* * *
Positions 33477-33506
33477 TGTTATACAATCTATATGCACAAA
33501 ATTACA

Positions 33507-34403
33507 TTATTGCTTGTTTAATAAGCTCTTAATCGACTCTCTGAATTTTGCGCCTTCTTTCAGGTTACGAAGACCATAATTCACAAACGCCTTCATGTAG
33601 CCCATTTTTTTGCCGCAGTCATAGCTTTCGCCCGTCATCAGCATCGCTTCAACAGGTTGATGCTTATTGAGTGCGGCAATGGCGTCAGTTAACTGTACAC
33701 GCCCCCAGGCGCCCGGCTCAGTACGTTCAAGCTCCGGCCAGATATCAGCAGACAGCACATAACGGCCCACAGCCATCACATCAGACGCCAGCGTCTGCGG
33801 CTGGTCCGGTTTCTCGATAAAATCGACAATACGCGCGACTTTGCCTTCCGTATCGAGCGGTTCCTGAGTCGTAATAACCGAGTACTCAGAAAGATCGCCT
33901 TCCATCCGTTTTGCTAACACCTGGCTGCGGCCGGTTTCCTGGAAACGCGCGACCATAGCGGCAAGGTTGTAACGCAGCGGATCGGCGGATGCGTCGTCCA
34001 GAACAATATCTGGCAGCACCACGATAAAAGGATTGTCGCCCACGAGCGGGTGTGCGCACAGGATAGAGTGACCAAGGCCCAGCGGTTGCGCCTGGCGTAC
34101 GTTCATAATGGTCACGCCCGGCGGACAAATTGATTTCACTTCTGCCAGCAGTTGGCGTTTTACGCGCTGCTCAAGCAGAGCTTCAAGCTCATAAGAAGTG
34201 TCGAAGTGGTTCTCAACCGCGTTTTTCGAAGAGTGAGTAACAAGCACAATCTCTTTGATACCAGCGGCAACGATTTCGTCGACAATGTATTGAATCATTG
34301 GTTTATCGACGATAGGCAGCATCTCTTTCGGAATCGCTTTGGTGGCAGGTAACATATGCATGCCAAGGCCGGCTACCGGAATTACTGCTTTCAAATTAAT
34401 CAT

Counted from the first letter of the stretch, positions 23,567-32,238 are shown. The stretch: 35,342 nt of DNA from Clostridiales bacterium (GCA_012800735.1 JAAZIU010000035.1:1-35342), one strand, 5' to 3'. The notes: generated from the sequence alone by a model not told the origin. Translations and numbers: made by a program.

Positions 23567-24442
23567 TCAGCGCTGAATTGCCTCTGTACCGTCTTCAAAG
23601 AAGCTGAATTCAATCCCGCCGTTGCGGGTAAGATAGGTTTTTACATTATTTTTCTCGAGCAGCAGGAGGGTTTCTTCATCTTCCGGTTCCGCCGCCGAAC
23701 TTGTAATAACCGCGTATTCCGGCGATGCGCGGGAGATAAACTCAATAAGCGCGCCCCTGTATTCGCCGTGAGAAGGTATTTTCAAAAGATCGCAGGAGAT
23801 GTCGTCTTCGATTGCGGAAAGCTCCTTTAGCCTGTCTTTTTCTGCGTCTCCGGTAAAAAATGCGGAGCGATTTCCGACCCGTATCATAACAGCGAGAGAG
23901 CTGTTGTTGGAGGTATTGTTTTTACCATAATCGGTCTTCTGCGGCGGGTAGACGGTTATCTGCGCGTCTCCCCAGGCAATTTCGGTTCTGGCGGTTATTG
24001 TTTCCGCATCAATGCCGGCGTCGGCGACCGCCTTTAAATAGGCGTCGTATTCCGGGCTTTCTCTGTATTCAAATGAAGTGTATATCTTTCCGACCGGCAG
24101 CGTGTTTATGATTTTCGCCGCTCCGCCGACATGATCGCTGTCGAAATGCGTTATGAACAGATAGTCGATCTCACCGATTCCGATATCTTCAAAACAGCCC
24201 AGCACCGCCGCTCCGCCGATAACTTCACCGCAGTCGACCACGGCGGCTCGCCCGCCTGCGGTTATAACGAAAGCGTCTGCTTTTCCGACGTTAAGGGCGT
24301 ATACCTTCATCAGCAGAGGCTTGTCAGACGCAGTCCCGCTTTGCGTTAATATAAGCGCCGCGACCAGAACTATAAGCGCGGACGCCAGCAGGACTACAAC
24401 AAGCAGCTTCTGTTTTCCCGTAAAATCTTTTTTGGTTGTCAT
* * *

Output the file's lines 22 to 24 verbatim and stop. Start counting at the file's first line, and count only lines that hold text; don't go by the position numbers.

24001 TTTCCGCATCAATGCCGGCGTCGGCGACCGCCTTTAAATAGGCGTCGTATTCCGGGCTTTCTCTGTATTCAAATGAAGTGTATATCTTTCCGACCGGCAG
24101 CGTGTTTATGATTTTCGCCGCTCCGCCGACATGATCGCTGTCGAAATGCGTTATGAACAGATAGTCGATCTCACCGATTCCGATATCTTCAAAACAGCCC
24201 AGCACCGCCGCTCCGCCGATAACTTCACCGCAGTCGACCACGGCGGCTCGCCCGCCTGCGGTTATAACGAAAGCGTCTGCTTTTCCGACGTTAAGGGCGT